Dallas Area Rapid Transit’s streetcar debuted in 2015. (Credit: DART)
Our weekly “New Starts” roundup of new and newsworthy transportation projects worldwide.
Dallas to Weigh Possible Downtown Streetcar Routes
In addition to deciding exactly where to put a downtown subway for the city’s light-rail network, Dallas City Council will also soon make a decision on which of four possible alignments a new downtown streetcar line should use, the Dallas Morning News reports.
Downtown Dallas Inc. CEO Kourtny Garrett told the council Aug. 14 that each of the four routes has its advantages, but that one along Elm and Commerce streets would most likely have the highest ridership, while another using Young and Harwood streets would serve 48,000 jobs that currently have no rail transit options.
The planned downtown streetcar would complement the DART light-rail network by serving as a circulator for downtown workers, residents and tourists. It would also connect two existing streetcar lines, one along McKinney Avenue and the other connecting Union Station with the Bishop Arts District.
City officials say the streetcar would go into service by 2021 at the earliest. They hope to split the estimated $90 million construction cost between DART funds and a federal grant.
First Track Laid for Eglinton Crosstown LRT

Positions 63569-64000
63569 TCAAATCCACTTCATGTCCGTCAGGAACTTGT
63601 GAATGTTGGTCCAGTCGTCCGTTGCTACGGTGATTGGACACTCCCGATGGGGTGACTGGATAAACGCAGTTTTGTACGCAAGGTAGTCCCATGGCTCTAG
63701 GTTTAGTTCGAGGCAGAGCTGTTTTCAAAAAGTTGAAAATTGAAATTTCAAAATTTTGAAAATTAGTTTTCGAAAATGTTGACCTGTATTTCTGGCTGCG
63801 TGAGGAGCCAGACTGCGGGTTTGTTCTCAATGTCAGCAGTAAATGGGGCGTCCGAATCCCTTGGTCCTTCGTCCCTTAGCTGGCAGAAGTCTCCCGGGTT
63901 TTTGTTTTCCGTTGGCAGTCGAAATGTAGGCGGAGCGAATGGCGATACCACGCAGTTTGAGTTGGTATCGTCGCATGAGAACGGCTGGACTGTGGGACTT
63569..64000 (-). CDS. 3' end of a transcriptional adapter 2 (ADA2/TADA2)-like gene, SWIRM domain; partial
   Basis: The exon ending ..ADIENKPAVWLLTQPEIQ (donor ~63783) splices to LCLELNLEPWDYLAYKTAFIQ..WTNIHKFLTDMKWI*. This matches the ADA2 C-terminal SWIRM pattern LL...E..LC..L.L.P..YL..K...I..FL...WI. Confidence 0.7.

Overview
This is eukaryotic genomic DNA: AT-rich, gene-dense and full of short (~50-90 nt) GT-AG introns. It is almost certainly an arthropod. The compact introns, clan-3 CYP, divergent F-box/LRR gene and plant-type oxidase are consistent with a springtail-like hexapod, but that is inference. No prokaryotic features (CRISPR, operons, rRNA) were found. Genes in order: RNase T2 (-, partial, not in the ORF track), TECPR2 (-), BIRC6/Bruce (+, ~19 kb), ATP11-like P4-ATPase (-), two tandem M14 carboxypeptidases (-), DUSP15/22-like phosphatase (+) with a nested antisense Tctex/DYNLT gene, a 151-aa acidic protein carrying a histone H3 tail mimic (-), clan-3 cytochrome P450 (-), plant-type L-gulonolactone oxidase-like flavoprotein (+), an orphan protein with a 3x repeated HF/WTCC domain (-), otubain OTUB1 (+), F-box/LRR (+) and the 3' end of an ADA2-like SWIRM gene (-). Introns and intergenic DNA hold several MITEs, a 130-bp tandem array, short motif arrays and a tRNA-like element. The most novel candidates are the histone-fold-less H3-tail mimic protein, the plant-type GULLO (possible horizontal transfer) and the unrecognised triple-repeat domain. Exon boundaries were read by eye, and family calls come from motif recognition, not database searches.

Railway Track and Structures reports that Toronto’s Eglinton Crosstown LRT project laid its first segment of track at its maintenance and storage facility, thus bringing the project one step closer to a planned 2021 opening.
The track segment was a turnout that will be part of 8.5 km (5.28 miles) of track connecting the maintenance facility with the end of the line at Mount Dennis station. The maintenance facility, set to be completed in 2018, will be the first finished component of the 19-km (11.8-mile) surface and underground route running from Mount Dennis in the west to Kennedy in the east.
“The installation of the first piece of track is a significant milestone for the Eglinton Crosstown LRT project. It is exciting to see how far we’ve come since work began in 2011. This investment will provide fast, efficient and reliable transit for residents, commuters and visitors in Toronto,” Ontario Minister of Transportation Steven Del Duca told RT&S.
The province of Ontario is picking up the entire bill for the C$5.3 billion ($4.18 billion U.S.), 25-station line.
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